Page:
Ofﬁcers found guilty of dereliction of duty
Two law enforcement officers were found guilty of dereliction of duty Tuesday for leaving a drunk man at Taco Bell before he was killed when he stumbled into traffic while walking along U.S. 36.
Delaware County Sheriff’s deputy Derek Beggs, 29, and Ohio State Highway Patrol Trooper Sean Carpenter, 38, were fined $1,000 plus court fees — a total of $1809.80 for each officer.
The officers’ jobs also remain in jeopardy; ongoing internal investigations by the Delaware County Sheriff’s Office and OSHP will determine what specific disciplinary action will be taken against Beggs and Carpenter, respectively.
“It’s never a good day for law enforcement when someone in the profession is convicted of a criminal offense,” Delaware County Sheriff Russ Martin said Tuesday.
While the defense attorneys said they plan to file an appeal, Martin said the result of that process would have no impact on the internal investigation. The appeal process can take weeks; Martin said he hopes the internal investigation will conclude within 10 days. The deputy will not have to pay fines until the outcome of the appeal is decided.
The eight-person jury deliberated for 11 hours before reaching the unanimous verdict. Jurors could not be reached for comment.
Special Prosecutor Mary Lynn Caswell suspected the recorded evidence presented during the trial was the most damaging — especially the recording in which Beggs is heard saying the driver was drunk.
“I think the videos speak for themselves,” Caswell said. “The deputies were joking and laughing and talking about going home. And they were not taking the job of law enforcement seriously.
“I think the verdicts were just and fair in this case,” she added.
Defense attorneys had argued the officers could not have known for certain that Uriel Juarez Popoca, 22, was drunk when they decided to leave him at a Taco Bell the night of July 28.
Dominic Vitantonio, defending Beggs, said no field sobriety test was conducted and Sam Shamansky, defending Carpenter, said the trooper had not come close enough to Popoca to know his level of intoxication.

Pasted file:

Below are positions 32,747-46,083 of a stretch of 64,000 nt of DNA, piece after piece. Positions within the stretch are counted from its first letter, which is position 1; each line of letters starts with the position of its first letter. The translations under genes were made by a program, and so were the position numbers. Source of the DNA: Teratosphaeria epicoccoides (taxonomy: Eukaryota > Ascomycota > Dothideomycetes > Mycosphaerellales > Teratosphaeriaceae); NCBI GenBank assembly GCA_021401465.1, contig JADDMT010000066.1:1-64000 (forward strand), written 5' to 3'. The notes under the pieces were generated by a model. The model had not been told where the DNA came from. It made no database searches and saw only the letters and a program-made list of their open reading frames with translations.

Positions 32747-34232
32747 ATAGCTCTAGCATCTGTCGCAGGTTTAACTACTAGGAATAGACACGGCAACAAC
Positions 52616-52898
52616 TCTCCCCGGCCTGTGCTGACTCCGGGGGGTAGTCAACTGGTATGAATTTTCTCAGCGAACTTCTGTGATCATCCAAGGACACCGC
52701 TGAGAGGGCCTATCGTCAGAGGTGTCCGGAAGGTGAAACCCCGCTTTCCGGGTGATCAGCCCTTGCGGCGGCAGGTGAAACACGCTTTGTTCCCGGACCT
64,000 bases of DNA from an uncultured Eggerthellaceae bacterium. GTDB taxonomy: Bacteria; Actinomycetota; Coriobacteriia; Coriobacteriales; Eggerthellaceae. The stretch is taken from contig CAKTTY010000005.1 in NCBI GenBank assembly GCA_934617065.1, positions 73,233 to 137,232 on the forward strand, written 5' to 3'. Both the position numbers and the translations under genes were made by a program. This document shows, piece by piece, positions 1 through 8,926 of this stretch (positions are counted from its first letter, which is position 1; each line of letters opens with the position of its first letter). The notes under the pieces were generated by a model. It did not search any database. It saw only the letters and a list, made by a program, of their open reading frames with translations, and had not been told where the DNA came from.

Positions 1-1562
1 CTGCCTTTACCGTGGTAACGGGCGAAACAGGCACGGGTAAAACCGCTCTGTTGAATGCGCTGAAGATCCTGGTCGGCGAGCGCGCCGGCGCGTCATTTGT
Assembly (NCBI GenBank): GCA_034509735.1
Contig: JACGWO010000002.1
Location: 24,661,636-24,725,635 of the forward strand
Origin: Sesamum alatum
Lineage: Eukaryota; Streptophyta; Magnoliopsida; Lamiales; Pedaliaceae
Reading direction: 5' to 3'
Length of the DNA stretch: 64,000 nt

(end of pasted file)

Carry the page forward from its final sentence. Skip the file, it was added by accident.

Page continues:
Vitantonio also highlighted law enforcement testimony that deputies are allowed to use their discretion when handling suspects. Shamansky also maintained Carpenter was less responsible for the incident because he was last on the scene.
Shamansky said he was disappointed with the verdict.
“I think this is a case where this jury clearly and unequivocally lost its way,” he said. “We’re firmly convinced that these verdicts don’t even remotely comport with the evidence, but it’s the verdict with which we have to live. We’ll appeal and see what happens.”
Vitantonio declined to comment on the verdict.
According to evidence presented during the trial, Beggs was responding to 911 calls of a drunk driver northbound on Interstate 71 when he found Popoca’s truck parked on the median. Deputy Christopher Hughes arrived later, followed by Carpenter, and the three of them had a laugh about finding a translator for Popoca, who spoke little English, at a Taco Bell.
The joke was made after deputies had already called a translator, who, after speaking briefly with Popoca, concluded Popoca would ask a female friend for a ride home. Hughes took Popoca to the Taco Bell without telling a shift supervisor and without waiting for Popoca’s friend to arrive.
The restaurant employees did not speak Spanish, but used a translation device on their phones to hear Popoca say he was dropped off by law enforcement, according to testimony by Taco Bell shift supervisor Stevie Ray.
Ray called the DCSO to request they pick him back up, but Popoca had walked away by the time officers arrived. The documented 911 calls suggest multiple motorists saw him walking along U.S. 36 before he was fatally struck by oncoming traffic.
A toxicology report revealed Popoca had a blood alcohol level of 0.23 percent, nearly triple the legal limit, at the time of his death.
Beggs and Carpenter were found guilty of two second-degree misdemeanor counts, one stemming from how the officers handled the incident at I-71, and the second stemming from thier decision to drop Popoca off at Taco Bell.
No witnesses or evidence was submitted by the defense. Beggs and Carpenter did not testify in their defense and declined to comment before they were sentenced.
Vitantonio had requested Beggs’ sentence be a monetary fine similar to deputy Christopher Hughes, 27, who was fined $20 plus court costs after pleading no contest to a lesser charge last week.
Hughes was convicted of failure to aid a law enforcement officer, a minor misdemeanor, shortly before the trial began on Dec. 13.
Hughes is also part of the DCSO’s internal investigation.
All three officers have been on paid administrative leave since the investigation began.